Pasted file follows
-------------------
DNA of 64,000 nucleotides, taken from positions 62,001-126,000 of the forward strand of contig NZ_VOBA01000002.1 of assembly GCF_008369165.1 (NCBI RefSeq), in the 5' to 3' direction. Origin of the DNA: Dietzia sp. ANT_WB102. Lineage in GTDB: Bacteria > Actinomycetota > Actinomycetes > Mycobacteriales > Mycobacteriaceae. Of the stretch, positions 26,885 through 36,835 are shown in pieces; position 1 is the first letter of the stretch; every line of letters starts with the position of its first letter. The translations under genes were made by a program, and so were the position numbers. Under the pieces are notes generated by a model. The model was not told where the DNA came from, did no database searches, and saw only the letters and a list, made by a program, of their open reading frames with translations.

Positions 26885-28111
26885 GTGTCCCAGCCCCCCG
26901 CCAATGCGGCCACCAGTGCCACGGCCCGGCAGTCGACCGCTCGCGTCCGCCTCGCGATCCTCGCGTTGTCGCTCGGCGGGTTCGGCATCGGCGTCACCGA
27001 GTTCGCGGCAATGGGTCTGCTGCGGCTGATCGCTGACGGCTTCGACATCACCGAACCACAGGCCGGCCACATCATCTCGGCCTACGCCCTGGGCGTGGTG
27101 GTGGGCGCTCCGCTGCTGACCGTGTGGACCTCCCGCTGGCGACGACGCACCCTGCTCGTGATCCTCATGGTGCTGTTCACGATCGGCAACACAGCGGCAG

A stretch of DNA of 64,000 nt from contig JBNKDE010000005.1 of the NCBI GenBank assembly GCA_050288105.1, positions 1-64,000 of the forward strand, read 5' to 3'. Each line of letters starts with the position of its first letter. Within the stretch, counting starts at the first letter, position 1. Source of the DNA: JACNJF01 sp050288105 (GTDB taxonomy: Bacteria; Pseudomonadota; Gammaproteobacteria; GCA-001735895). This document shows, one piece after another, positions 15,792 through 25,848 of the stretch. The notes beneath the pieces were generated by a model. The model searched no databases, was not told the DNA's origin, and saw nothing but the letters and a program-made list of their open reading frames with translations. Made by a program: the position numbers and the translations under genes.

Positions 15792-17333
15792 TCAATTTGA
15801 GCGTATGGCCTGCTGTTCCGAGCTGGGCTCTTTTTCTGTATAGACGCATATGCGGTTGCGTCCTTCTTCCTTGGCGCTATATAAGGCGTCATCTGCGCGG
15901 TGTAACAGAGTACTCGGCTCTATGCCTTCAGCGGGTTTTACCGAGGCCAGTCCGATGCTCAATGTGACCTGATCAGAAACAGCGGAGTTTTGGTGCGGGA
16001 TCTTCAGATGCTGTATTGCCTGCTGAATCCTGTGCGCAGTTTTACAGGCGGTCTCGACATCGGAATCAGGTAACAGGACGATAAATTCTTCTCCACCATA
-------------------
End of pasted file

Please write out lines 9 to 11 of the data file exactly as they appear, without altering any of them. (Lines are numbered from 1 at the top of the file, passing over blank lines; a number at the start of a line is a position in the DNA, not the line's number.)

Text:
15792 TCAATTTGA
15801 GCGTATGGCCTGCTGTTCCGAGCTGGGCTCTTTTTCTGTATAGACGCATATGCGGTTGCGTCCTTCTTCCTTGGCGCTATATAAGGCGTCATCTGCGCGG
15901 TGTAACAGAGTACTCGGCTCTATGCCTTCAGCGGGTTTTACCGAGGCCAGTCCGATGCTCAATGTGACCTGATCAGAAACAGCGGAGTTTTGGTGCGGGA